September’s almost over (!) Not keen on how time warps these days. In any case, another week has passed and here’s another batch of informal writerly learnings 🙂 Enjoy!

Lauren J. Sharkey is fighting imposter syndrome: faker. Then, Adam W. Burgess explains why LGBTQ+ fiction writers need to read LGBTQ+ history. Tammy Pasterick is writing about the immigrant experience. Then, Heather Campbell lists five things she wished she knew about writing a novel. DIY MFA

Shaelin shows you how to conceptualize a short story. Reedsy

Vaughn Roycroft: a writer’s senses working overtime. Then, Dave King is world building through architecture. Alma Katsu: what to expect when your novel is reissued. Then, Heather Webb gives us the 411 on writing retreats. Liz Michalski: space and shadows. Then, Desmond Hall drops some more writing wisdom on us. Bite-sized writerly learnings #FTW! Writer Unboxed

On her own channel, Shaelin shares everything you need to know about writing workshops. Shaelin Writes

K.M. Weiland presents the archetypal antagonists for the queen arc. Helping Writers Become Authors

Lisa Norman lists five reasons tech can’t replace editors. Then, Lisa Hall-Wilson offers her best pro tip for writing deep POV. Ellen Buikema shares five things kids taught her about writing. Writers in the Storm

Erica Brozovsky shares 60 euphemisms for death. Otherwords | PBS Storied

How much do I need to describe my character’s appearance? Lucy V. Hay has answers. Then, Becca Puglisi says, if you need compelling conflict, choose a variety. Writers Helping Writers

Tiffany Watson explains how to format your manuscript for a designer or publisher. Then, Allison K. Williams explains what it takes to be a freelance editor. Jane Friedman

Why do people think Huck Finn is racist? It’s Lit | PBS Storied

Kristine Kathryn Rusch: comparison is the thief of joy.

Lindsay Syhakhom explains how to protect your manuscript from computer meltdowns and hackers. Nathan Bransford

Love, according to Studio Ghibli. The Take

Chris Winkle shows you how to create an elemental magic system. Oren Ashkenazi: how useful are Neil Gaiman’s eight rules of writing? Mythcreants

Kristen Lamb tackles brave new writing and learning to think outside the book.

Jason Asenap: Reservation Dogs is just the beginning of an Indigenous storytelling explosion. Esquire

Monisha Rajesh: pointing out racism in books is not an attack—it’s a call for industry reform. The Guardian

Thank you for visiting, and I hope you found something to support your current work in progress.

Until Thursday, be well and stay safe, my writerly friends!

Tipsday: Writerly Goodness found on the interwebz, July 18-24, 2021

It’s the last tipsday of July? Where the hell has the time gone? And so fast? Ah well, console yourselves with some informal writerly learnings.

Jan O’Hara shares what an unnatural book marketer learned while Marie Kondo-ing her house. Then, Dave King exposes the dangers of editing. Barbara Linn Probst explains what to do when you take a break from your work in progress. Heather Webb says, when the going gets tough, the though get going (in publishing). Late in the week, John J. Kelley offers some tips for when characters meet: close encounters of he initial kind. Writer Unboxed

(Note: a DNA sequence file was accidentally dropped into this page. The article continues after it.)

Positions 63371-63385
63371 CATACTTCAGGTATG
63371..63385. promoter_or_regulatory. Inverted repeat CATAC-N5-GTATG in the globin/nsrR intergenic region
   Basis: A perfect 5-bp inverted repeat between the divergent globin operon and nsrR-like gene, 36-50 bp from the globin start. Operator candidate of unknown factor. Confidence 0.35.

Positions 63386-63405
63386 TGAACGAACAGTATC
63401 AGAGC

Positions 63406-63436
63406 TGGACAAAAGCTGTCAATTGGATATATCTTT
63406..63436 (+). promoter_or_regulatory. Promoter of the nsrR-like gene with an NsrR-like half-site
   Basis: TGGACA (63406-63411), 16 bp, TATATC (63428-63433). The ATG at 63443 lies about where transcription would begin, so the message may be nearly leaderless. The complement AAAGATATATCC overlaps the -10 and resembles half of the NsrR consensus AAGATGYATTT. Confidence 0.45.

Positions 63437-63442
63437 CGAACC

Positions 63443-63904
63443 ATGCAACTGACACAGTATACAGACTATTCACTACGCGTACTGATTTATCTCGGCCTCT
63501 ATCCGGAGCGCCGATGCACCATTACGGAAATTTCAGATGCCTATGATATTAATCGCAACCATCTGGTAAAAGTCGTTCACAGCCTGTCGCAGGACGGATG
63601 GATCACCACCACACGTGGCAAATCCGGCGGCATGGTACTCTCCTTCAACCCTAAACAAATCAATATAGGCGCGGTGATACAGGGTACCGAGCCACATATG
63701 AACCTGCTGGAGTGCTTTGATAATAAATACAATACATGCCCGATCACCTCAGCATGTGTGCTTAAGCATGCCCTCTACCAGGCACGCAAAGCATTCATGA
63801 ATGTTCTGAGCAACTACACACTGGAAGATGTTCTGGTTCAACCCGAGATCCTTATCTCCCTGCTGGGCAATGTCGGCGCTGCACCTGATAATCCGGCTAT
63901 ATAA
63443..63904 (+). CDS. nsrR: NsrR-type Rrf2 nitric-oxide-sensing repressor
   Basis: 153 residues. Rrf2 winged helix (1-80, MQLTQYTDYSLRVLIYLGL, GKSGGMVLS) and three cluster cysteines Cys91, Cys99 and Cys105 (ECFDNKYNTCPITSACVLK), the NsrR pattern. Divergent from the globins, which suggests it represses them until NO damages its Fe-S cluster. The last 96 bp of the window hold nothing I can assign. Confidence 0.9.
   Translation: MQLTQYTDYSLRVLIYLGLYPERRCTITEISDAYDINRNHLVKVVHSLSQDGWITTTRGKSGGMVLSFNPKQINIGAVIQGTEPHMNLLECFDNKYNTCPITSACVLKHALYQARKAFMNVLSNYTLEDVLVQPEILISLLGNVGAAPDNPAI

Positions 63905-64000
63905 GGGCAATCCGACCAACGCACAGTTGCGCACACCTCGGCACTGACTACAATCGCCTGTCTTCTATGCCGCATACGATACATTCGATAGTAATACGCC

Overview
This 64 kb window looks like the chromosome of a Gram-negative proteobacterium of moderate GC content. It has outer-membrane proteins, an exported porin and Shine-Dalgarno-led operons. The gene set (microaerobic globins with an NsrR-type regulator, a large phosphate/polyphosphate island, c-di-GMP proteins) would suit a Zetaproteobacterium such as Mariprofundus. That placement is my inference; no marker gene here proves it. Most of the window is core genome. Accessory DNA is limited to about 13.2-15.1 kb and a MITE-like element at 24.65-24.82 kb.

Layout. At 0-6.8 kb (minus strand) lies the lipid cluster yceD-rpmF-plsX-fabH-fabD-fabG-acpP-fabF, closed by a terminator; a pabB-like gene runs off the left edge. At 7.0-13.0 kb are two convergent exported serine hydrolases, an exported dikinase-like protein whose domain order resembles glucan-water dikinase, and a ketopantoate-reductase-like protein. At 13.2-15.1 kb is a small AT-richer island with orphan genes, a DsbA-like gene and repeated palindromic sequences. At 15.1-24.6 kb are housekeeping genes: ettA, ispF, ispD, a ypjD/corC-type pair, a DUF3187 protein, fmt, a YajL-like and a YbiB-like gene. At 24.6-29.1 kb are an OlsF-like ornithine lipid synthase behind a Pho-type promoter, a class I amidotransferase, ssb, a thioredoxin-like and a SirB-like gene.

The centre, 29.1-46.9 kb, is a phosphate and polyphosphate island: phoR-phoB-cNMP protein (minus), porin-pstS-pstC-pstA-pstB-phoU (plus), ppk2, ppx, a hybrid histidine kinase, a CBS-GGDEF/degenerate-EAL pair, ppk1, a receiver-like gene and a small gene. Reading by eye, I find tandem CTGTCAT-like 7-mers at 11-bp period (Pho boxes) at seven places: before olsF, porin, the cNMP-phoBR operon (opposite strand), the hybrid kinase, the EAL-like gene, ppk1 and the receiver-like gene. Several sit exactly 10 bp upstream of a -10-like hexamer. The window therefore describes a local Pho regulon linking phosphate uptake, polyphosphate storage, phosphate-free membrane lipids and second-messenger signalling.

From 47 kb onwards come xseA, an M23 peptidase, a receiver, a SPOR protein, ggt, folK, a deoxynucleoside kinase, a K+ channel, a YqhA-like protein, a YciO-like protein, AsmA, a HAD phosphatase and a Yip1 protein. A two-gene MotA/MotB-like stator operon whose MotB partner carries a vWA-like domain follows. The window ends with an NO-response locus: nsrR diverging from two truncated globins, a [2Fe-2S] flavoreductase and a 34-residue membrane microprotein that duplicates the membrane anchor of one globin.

What is Toph’s character arc? Hello, Future Me

K.M. Weiland: why everyone should write (even if you think you stink). Helping Writers Become Authors

Angela Ackerman promotes writing character descriptions that hook readers. Then, Sudha Balagopal encourages you to flavor your fiction with foreign expressions. Later in the week, Ellen Buikema encourages you to think about why you’ve chosen the road to writing. Writers in the Storm

Copyediting vs. proofreading. Reedsy

Bonnie Randall helps you access deep point of view via description (and a writing exercise). Fiction University

Nathan Brandford wants you to try to separate process from product (outcomes).

Is your book ready for an editor? Reedsy

E.J. Wenstrom shows you how to plan an online book launch. Then, Sara Farmer considers classic girl detectives. Gabriela Pereira interviews Brandie June about character dynamics in a fairy tale retelling. Later in the week, Kim Catanzarite shares five copyediting mistakes you’re probably making (and how to eradicate them). DIY MFA

El Silbón: The Deadly Whistler of the South American Grasslands. Monstrum | PBS Storied

Angie Hodapp shares four ways to create inter-character conflict. Pub Rants

Becca Puglisi helps you figure out whether fight, flight, or freeze is your character’s default response. Writers Helping Writers

Chris Winkle explains how to make large conflicts exciting. Mythcreants

Chimera: mythology’s magical multi-species monster. Tale Foundry

Kathleen Newman-Bremang: it isn’t just Gossip Girl—TV has a major colorism problem. Refinery 29

35 Canadian books to check out this summer. CBC Books

Phil Pirello introduces us to the version of Aliens we never saw. SyFy

Kim Stanley Robinson considers the novel solutions of utopian fiction. The Nation

Davide Tristan: one megahit later, we check in with the creator of Enola Holmes. ABC27

Vicky Qaio reports that Canadian authors C.L. Polk and Silvia Moreno-Garcia among World Fantasy Award finalists. CBC books

Neda Ulaby: when your book publishes in a pandemic. NPR

And that was tipsday. Thanks for taking the time to visit, and I hope you found something to support your current work in progress.

Until Thursday, be well and stay safe, my writerly friends!